Following heavy criticism from Tory backbenchers, the media and the self-employed community, the Chancellor has dropped this policy.

The SNP leader in Westminster Angus Robertson called it a “screeching” U-turn while Labour said the move was “humiliating”. 

Umbrella.co.uk Budget Briefing
marketing | 21 March 2016
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The Chancellors fourth Budget in 12 months arrived on Wednesday and it confirmed a number of policy changes that we already knew were going to arrive. Restrictions on Travel and Subsistence tax relief for IR35 contractors and changes to the dividend tax will take effect as planned in April.

The most significant new announcement will be of concern to contractors working through a personal service company (PSC) in the public sector.

An HMRC policy document reveals that from April 2017, public sector organisations will be responsible for enforcing IR35. This marks a significant change from the current system, whereby the PSC or agency judges whether a contractor is caught out by IR35.

Effectively, this means that many more public sector contractors will fall under the remit of IR35 legislation and will receive less take home pay as a result. This change is scheduled to take effect in April 2017 following a consultation. 

marketing | 24 September 2015
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Earlier this week Chancellor George Osborne announced that the first purely Conservative Autumn Statement will take place on November 25th 2015.

The Autumn Statement has, in accountancy circles, grown to become a sort of ‘mini-Budget’. However, a lot of the announcements we’re expecting in this November’s statement are continuations and extensions of changes put forward as part of the Summer Budget.

With a little over two months to go until the next budget announcement we’ve put together a preview, analysing how some predicted changes could affect contractors in the UK.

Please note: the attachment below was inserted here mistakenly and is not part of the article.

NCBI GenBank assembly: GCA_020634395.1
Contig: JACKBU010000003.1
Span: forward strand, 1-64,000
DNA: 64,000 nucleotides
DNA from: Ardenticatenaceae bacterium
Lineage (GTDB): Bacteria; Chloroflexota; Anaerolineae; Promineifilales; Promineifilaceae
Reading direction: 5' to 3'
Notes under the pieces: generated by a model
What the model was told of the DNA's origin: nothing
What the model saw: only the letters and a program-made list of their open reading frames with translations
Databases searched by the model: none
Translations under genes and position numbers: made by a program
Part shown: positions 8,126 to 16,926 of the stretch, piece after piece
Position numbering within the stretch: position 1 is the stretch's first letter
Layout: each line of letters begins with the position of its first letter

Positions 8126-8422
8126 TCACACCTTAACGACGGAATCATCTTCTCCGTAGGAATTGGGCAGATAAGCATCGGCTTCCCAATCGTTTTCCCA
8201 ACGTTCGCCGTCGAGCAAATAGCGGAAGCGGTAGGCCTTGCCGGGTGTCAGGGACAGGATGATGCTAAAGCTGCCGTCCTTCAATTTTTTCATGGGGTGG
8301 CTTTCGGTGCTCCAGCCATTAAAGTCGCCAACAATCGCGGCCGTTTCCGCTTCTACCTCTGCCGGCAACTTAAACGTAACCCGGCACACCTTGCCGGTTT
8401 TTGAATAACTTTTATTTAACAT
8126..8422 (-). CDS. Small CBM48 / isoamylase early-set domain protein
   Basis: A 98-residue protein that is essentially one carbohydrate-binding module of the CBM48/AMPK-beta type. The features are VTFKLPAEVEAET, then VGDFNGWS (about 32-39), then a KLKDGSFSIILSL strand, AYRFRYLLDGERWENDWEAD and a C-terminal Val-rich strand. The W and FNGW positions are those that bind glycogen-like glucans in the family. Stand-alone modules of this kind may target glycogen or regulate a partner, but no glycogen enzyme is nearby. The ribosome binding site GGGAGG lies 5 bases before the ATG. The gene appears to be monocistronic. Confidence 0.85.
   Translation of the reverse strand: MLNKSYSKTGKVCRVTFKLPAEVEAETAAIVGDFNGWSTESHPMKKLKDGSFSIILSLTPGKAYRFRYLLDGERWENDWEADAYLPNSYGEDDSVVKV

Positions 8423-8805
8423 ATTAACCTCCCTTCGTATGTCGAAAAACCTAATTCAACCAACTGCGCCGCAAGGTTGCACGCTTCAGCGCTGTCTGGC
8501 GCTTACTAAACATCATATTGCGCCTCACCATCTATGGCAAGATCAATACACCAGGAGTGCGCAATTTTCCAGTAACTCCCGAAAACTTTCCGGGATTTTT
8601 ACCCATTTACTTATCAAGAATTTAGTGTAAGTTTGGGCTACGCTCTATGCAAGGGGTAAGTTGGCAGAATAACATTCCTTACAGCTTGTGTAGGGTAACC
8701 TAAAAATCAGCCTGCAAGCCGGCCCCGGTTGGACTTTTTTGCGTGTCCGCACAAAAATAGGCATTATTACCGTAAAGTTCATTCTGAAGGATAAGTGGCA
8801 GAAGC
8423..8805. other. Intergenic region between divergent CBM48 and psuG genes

Summer Budget 2015: Three reasons PSC contractors should be cheerful
marketing | 27 July 2015
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Several weeks on, the contracting and freelancing sector has had time to digest George Osborne’s ‘emergency’ summer Budget. In case you missed it, the chancellor had several nasty surprises up his sleeve on 8th July as he delivered the first all-Conservative Budget since November 1996. In what was described by industry commentators as a four-pronged attack on limited company contractors, the MP for Tatton announced that: 

  • A new tax on dividends would be introduced, with a view to tackling “tax-motivated incorporation”

A review of today’s Summer Budget (8th July 2015) highlights the following key points that could affect Umbrella Company workers or contractors/freelancers who operate through their own limited company :

Personal tax

Employment intermediaries and tax relief for travel and subsistence – As announced at March Budget 2015, the government has published a consultation document alongside the Summer Budget on detailed proposals to restrict tax relief for travel and subsistence for workers engaged through an employment intermediary, such as an umbrella company or a personal service company. The changes will take effect from 6 April 2016. (Finance Bill 2016)

IR35 reform – The government will engage with stakeholders this year on how to improve the effectiveness of existing intermediaries legislation (‘IR35’) which is designed to protect against disguised employment. A discussion document will be published after Summer Budget 2015.